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THE DIFFERENT CONCEPTIONS AND PURPOSES OF INTEGRATION

The conception of integrating occupational and academic education has not yet been given much thought at the postsecondary level. Most of our respondents were unsure what we meant by integration; almost none of them had thought about curriculum integration, and their responses in citing their own institution's efforts revealed that there is no consistent understanding of integration. In contrast to the secondary schools, where there is substantial discussion of curriculum integration in general and of the integration of vocational and academic education in particular,[31] most postsecondary institutions have not begun to think about what integration might be or why it might be valuable for their students.

The models of integration described in the previous section reveal a variety of practices, ranging from the incorporation of some additional writing in a conventional occupational course to substantial reorganizations of programs within clusters and learning communities. The underlying conceptions of integration also vary substantially among these models, and include the following:

This kind of introductory course is an example of another practice encouraged by the Perkins Amendments of 1990, which allows federal funds to be used for "programs which train adults and students for all aspects of the occupation" (Section 235). While the conception of "all aspects of the occupation" (also referred to as "all aspects of the industry") in the legislation is just as vague as the conception of integration, it can be interpreted as an effort to give students a broad view of the occupations and sectors they might enter so that they will be well-informed about the occupational choices they make and the avenues for mobility open to them. The career exploration modules that are part of introductory courses can be interpreted as one way of presenting "all aspects of the industry."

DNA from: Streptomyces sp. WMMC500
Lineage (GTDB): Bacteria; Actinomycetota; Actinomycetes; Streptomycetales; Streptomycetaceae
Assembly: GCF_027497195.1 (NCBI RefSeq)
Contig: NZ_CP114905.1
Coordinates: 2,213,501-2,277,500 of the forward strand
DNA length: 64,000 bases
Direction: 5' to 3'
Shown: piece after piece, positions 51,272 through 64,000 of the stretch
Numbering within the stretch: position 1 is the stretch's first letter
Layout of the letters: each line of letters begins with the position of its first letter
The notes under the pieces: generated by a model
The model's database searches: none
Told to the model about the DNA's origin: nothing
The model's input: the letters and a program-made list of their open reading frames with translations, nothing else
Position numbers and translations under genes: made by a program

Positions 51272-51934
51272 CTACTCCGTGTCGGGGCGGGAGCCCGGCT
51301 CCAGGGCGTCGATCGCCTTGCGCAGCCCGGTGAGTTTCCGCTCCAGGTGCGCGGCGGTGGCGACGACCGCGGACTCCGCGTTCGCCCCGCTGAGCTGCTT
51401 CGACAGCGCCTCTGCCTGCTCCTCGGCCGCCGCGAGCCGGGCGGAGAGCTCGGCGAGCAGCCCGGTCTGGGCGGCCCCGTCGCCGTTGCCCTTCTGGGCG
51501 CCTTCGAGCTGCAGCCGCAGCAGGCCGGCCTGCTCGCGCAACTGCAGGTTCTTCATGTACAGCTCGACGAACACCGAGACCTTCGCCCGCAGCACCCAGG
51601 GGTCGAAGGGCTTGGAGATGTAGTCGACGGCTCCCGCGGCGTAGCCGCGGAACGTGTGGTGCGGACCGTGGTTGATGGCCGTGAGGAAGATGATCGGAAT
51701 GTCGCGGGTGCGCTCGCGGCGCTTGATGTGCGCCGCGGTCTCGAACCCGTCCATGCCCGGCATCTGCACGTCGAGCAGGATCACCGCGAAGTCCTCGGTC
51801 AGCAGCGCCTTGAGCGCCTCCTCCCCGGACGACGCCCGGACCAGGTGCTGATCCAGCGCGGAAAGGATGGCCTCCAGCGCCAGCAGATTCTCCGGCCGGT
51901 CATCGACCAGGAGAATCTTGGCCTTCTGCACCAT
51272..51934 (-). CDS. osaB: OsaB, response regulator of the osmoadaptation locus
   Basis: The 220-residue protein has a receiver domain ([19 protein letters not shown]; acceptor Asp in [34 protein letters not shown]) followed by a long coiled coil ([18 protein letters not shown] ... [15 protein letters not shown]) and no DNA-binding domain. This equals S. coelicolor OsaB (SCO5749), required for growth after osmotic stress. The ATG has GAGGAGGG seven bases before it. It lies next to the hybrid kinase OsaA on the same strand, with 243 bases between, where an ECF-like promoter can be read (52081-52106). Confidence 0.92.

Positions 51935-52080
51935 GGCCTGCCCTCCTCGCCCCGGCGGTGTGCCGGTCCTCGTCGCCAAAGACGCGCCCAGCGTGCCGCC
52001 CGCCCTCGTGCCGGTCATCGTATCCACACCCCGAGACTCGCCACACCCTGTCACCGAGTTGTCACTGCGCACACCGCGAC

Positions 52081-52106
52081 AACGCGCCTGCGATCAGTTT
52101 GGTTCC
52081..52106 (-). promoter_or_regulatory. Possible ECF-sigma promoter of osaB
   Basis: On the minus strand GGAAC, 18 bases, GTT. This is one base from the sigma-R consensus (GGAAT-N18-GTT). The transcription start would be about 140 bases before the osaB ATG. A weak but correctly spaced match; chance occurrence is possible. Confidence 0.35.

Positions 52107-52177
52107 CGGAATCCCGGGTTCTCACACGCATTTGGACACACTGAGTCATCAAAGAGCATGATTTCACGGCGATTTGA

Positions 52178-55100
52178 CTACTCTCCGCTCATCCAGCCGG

Evidently, the ambitions underlying these different conceptions of integration vary. Some of them make minor modifications in existing practices, while others fundamentally reshape how community colleges and technical institutes operate. Some aspire to teach students high-level academic skills and various higher-order skills, while others concentrate on the most basic skills for students who come to postsecondary education woefully underprepared. In our view, each of them has something positive to offer; compared to conventional practices, each has potential benefits for students, faculty, and the coherence of postsecondary institutions. From this vantage, it is inappropriate to label certain approaches to integration as exemplary and other as unacceptable. Rather, distinctly different approaches to curriculum integration exist with varying assumptions about what integration means, assumptions which ought to be explicit and carefully examined rather than covert.


[31] For example, the conception of integration has been promoted by the Association for Supervision and Curriculum Development; see, for example, the special "Integrating the Curriculum" (1991) issue of Educational Leadership as well as Fogarty (1991). Many schools (including middle schools) are experimenting with integration of science and math, the traditional math courses, of history and literature, and of other obvious pairings. The conception of integrating vocational and academic education is by now widespread among secondary vocational educators, partly because of the Carl Perkins Amendments of 1990 requiring integration. In part, the lower level of consciousness in postsecondary institutions about integration reflects the smaller federal vocational funding at the postsecondary level.

[32] At the secondary level, the collaboration of academic and vocational teachers is crucial in distinguishing the forms of integration that are relatively modest in their ambitions from those with the potential to reshape schools in substantial ways. See Grubb, Davis, Lum, Plihal, and Morgaine (1991).


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